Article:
There’s a Thin Line Between Malicious Insiders and External Attackers

hacker sitting in dark room at his computers

Security in the past followed a castle-and-moat approach. All of an enterprise’s crown jewels were in one spot, so companies erected castles and moats around that location. They would then put guards on the perimeter to prevent outsiders from coming over the bridge.

But the cloud, digital transformation and the pandemic moved digital assets far and wide. Now a thief could be right next to the king’s treasury, and an enterprise would have no idea.

Businesses Now Lack the Visibility They Need to Understand Today’s Threats

If the crown jewels had been within the castle beyond the moat and the guards were watching who was coming and going, the enterprise would know if its walls had been breached. But in today’s IT environment, enterprises don’t have those constructs, so they have lost that visibility.

As a result, companies often fail to realize when bad actors are inside their environments, watching what people are doing and using those details to learn where the crown jewels are.

Security Is No Longer About Keeping the Enemy Beyond the Gate

Clearly, cyberattacks today are no longer just smash-and-grab jobs. Adversaries now know that they can establish footholds to maintain access, monitor to locate the most valuable assets and strike when the time is right. That’s what happened in the Colonial Pipeline ransomware attack. Bad actors laid a trap that enabled them to extract significant revenue – roughly $5 million.

This cautionary tale highlights the need for businesses to change the way they address security. Companies must rethink traditional notions about bad actors and understand that security is not about making distinctions between insiders and outsiders – because they’re all the same.

Attacks Can Originate From Any Endpoint – Even a Device Used By a Company Employee

Any endpoint, whether it’s an employee’s laptop or any other device, could become malicious at any point in time. Bad actors could then use that endpoint to expose a company’s secrets, encrypt an organization’s data and demand an exorbitant ransom to have it decrypted, or bring down critical systems that could put an enterprise’s reputation or even people’s lives at risk.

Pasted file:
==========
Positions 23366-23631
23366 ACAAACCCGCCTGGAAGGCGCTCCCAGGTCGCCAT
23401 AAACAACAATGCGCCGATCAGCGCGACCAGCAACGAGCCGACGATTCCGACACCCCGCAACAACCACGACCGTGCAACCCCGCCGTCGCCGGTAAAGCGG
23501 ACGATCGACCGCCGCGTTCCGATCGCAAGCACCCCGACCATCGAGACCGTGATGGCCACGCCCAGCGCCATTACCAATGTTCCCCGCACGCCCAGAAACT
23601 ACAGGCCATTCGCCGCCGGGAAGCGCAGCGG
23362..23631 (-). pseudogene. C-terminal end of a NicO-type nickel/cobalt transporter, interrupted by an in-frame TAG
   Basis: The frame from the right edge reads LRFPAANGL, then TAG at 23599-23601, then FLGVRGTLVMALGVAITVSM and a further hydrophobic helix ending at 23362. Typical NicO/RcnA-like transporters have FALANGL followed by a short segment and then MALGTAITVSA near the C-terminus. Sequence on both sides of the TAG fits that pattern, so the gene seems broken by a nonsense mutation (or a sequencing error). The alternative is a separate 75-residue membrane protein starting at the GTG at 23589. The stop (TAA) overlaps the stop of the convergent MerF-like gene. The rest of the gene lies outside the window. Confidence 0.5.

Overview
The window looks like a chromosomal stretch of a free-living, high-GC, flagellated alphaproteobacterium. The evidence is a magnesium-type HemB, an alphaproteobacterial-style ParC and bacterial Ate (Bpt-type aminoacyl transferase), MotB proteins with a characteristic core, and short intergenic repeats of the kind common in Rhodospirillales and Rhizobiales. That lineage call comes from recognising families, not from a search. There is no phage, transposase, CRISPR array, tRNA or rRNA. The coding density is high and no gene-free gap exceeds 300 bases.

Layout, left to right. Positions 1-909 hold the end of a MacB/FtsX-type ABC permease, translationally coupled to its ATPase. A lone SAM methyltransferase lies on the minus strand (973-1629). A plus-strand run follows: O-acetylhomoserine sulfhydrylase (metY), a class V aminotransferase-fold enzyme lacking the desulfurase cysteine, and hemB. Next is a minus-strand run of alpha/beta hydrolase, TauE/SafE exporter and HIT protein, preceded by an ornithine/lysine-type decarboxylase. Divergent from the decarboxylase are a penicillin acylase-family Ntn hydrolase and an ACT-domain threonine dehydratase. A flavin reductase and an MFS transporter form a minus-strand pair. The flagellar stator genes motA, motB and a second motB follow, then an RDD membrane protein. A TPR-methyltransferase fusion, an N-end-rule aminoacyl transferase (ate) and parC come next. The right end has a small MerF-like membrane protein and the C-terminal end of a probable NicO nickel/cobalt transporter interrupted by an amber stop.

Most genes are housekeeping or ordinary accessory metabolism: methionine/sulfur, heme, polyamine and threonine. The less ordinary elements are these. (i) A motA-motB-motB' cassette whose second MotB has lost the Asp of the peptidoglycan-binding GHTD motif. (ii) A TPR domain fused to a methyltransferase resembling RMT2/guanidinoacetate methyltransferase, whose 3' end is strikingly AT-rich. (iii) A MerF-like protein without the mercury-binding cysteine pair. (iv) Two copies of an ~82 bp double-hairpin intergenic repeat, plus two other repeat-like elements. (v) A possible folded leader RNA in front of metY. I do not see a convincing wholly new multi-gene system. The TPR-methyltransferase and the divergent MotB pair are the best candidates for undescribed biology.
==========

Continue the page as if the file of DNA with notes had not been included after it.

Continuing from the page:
To avoid such outcomes, organizations need to understand their own systems; get the visibility that they need to look for deviations from patterns; and have the context to recognize which deviations are just variations in how people work and which represent actual, significant risk.

Know Your Data and Users, and Leverage Your Existing Investments

Gaining visibility requires organizations to have the right technology and cybersecurity talent to know the knowns, know the unknowns and get a better handle on the unknown unknowns.

Knowing the knowns starts with defining things that you know are predictable. That includes documenting where your critical data lives and who and where your users are and to what they have access. Knowing these knowns increases visibility so you can more easily spot anomalies.

To begin to know the unknowns, define the things that you don’t know. For example, you may not know what a general user’s behavior looks like or what websites employees visit. Once you document these things, it’s possible to establish baselines to make these unknowns knowns.

Leveraging Microsoft technologies like Office 365, which is used by more than a million companies worldwide, provides great insight into known knowns and known unknowns. That’s why our team of cybersecurity experts uses Office 365 and other Microsoft tools to understand what is common, what is not and how best to respond to incidents that represent real threats.

Helping mid-market businesses to make sense of what’s happening in their IT environments in this way enables them to make more informed decisions on what to do next – because you can’t make a good decision quickly to contain threats if you have to wade through 500 options.

It is possible to take a similar approach with the unknown unknowns by looking at whether anomalies or security alerts link to a known entity. This helps eliminate some of the noise so you can be confident that something is malicious and can quickly take action to address it.

Get the Right Talent and Technology to Establish Repeatable Security Missions

Yet most organizations are stuck in firefighting mode, chasing after alerts rather than advancing their security maturity. They don’t have the talent or technology to conduct and improve upon their work to establish and execute repeatable cybersecurity missions around the clock.

But forward-looking organizations are partnering with managed detection and response (MDR) experts to efficiently detect and remediate threats – wherever or whenever they may arise; protect their data, devices and stakeholders; and increase their business resilience.


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